At the end of day 4, there was still some lamb left, even though I had also been bringing it to work with me for lunch. I chucked the remainder into the freezer, probably, realistically, to suffer a drawn-out death by freezer burn. Will I be buying any more oversized roasts for the two of us? Probably not. But I did learn how to make a killer lamb pizza.

Thursday, July 13, 2006


But we'll have a new post for the week of July 17th.

Wednesday, July 05, 2006


That's not to say the food at Le Sans Souci, a cozy French bistro in Queens, is bad. It's actually pretty good. But it’s not why we go there. We go there because the place is so damn adorable. Even the outside, with its embroidered awning and cute little porch, beckons you in. The interior features craggy stone walls, exposed rafters, and rustic wooden floors and furniture—a French farmhouse on Astoria's Greek row. The food is straightforward and for the most part done well. That is, you can get a good steak au poivre, a perfectly reliable salade nicoise, and a super-juicy pork chop. Not to mention housemade pate—how can you argue with that? But this isn’t cuisine that will dazzle, surprise, or, in all likelihood, bring The New York Times knocking (though we’ll wait and see).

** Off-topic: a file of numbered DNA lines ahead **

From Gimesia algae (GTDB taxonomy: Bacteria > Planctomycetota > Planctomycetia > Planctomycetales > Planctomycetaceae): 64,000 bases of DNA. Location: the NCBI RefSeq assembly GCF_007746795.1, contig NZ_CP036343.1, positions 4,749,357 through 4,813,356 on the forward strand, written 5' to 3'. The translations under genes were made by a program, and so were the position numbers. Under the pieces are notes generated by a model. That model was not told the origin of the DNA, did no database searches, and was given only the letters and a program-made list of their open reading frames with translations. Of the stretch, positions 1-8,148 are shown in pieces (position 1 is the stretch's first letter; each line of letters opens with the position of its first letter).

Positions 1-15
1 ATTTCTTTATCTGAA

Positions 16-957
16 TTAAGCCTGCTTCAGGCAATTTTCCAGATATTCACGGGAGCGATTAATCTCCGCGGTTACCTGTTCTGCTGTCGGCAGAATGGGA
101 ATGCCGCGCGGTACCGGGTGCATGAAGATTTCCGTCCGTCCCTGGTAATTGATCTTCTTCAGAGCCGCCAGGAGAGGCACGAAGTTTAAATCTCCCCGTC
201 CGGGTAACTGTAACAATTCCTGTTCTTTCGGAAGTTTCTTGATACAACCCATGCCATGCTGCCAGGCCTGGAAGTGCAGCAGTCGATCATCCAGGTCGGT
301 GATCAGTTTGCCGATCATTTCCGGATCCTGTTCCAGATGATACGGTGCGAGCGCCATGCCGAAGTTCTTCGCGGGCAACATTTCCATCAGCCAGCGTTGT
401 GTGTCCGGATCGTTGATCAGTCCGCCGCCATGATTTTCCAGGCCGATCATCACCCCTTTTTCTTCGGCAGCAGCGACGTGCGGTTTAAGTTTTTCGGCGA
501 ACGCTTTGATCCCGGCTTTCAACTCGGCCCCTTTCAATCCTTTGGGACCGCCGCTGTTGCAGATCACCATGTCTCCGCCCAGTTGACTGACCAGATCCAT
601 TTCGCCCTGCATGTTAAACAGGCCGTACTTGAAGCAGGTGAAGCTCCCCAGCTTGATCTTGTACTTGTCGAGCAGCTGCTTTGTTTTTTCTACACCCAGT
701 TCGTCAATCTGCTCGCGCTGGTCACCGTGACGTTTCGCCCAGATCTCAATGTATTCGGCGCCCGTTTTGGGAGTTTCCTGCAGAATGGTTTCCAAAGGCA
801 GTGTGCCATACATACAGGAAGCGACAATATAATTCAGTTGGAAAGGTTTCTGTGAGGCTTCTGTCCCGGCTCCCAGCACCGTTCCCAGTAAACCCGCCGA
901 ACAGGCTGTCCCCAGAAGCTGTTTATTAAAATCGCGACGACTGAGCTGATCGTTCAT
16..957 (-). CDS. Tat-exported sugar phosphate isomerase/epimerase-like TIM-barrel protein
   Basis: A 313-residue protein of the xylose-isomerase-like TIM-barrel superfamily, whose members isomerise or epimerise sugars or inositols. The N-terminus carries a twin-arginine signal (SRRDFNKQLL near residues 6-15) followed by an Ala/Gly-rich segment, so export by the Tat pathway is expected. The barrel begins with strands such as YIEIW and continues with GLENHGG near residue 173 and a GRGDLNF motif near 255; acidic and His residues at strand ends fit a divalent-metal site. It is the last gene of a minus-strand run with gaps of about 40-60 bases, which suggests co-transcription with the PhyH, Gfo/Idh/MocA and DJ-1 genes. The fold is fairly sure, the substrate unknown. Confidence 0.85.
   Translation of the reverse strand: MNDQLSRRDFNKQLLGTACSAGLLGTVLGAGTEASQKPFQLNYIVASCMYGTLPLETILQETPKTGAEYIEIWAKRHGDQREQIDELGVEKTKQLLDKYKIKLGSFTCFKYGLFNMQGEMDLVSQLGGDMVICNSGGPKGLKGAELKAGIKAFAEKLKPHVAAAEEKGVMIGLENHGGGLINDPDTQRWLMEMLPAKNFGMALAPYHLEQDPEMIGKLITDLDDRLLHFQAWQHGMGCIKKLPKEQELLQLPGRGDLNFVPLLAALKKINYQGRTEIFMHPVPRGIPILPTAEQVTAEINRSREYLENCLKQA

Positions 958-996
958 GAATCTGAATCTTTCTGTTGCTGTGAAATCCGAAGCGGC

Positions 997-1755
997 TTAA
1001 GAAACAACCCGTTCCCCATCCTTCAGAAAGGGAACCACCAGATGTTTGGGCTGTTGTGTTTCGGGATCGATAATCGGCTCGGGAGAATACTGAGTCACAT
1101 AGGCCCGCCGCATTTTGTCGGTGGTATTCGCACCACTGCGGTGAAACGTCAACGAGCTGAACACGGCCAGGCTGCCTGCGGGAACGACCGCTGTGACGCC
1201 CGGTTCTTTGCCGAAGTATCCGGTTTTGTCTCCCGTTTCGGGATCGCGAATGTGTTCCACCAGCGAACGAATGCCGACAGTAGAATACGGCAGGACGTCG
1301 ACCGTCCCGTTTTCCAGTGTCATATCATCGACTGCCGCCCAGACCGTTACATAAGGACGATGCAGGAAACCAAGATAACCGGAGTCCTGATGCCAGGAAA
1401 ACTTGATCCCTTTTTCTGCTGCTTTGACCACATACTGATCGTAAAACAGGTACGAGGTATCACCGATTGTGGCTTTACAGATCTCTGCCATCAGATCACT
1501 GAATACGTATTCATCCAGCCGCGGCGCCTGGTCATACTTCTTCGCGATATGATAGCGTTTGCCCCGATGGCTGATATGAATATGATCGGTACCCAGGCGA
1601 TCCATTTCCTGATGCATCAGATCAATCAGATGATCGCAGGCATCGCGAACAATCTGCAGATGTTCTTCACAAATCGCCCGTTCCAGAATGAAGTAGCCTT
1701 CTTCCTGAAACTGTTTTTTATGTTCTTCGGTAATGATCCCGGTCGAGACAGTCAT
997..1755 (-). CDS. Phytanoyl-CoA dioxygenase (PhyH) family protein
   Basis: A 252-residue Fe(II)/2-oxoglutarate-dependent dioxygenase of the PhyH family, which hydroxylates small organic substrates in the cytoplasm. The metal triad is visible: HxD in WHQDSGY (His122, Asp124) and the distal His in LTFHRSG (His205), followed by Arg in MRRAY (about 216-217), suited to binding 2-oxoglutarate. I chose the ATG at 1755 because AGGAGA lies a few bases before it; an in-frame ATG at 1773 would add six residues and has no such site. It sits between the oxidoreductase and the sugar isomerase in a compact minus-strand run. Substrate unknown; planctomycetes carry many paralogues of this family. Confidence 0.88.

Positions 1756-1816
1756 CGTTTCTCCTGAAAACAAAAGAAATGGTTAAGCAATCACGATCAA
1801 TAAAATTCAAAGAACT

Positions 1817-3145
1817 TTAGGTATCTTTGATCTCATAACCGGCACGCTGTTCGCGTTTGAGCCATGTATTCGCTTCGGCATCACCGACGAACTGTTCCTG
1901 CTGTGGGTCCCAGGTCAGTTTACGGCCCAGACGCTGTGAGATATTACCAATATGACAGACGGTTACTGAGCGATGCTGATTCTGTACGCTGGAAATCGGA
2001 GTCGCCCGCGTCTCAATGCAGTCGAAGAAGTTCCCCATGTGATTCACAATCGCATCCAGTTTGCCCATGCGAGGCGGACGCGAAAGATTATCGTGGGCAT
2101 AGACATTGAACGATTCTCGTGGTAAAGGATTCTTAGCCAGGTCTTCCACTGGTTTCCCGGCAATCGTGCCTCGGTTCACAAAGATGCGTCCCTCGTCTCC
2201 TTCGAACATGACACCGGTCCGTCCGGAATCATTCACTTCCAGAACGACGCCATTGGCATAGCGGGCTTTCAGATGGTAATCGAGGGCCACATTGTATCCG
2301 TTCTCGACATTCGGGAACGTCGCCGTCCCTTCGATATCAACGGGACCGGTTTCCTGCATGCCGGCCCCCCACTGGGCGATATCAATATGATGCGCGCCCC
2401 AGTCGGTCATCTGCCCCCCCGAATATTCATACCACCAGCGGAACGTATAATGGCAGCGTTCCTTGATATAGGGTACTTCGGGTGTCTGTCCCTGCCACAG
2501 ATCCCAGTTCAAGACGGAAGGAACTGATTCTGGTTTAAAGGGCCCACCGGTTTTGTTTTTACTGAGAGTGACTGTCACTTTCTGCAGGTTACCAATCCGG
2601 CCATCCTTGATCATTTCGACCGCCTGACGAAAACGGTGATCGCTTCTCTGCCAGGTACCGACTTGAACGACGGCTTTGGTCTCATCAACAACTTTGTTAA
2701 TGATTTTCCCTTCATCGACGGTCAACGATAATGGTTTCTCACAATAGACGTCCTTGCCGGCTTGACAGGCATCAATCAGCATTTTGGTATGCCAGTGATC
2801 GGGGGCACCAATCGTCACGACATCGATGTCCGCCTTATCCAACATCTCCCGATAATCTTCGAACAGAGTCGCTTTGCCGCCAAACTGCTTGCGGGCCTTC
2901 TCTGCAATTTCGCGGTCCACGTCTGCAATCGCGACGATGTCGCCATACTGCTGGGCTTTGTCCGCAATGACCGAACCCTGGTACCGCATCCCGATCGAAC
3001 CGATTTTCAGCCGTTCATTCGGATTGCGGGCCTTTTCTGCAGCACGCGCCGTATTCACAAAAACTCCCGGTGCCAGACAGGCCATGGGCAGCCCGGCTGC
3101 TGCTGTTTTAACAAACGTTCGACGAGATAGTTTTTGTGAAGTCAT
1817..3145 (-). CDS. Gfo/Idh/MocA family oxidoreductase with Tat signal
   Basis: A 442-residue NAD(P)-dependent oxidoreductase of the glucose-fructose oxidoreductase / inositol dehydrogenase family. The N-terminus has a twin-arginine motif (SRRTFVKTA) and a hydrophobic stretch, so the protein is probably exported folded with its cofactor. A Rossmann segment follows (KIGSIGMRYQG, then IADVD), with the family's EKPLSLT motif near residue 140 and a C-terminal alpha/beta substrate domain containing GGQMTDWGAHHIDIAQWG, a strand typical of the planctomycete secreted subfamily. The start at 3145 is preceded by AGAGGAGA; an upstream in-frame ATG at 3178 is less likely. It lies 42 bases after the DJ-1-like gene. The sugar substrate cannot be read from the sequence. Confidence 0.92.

Of course, that's just fine with us. Brian and I love Le Sans Souci. Once we sit down, we feel like we could stay for hours. Sometimes we do—and the waiters are always happy to let us. One may swing by to chat about her upcoming trip home to Brittany, and another to suggest we try the new rose they’re offering, but they’ll never hover or rush us out the door. As much as we enjoy checking out new places in Manhattan with their pedigreed chefs, spots like Le Sans Souci—welcoming, comfortable, and totally laid back—are the ones we tend to return to, again and again.

44-09 Broadway
Astoria, NY
(718) 606-1126
“R” or “V” train to 46th Street stop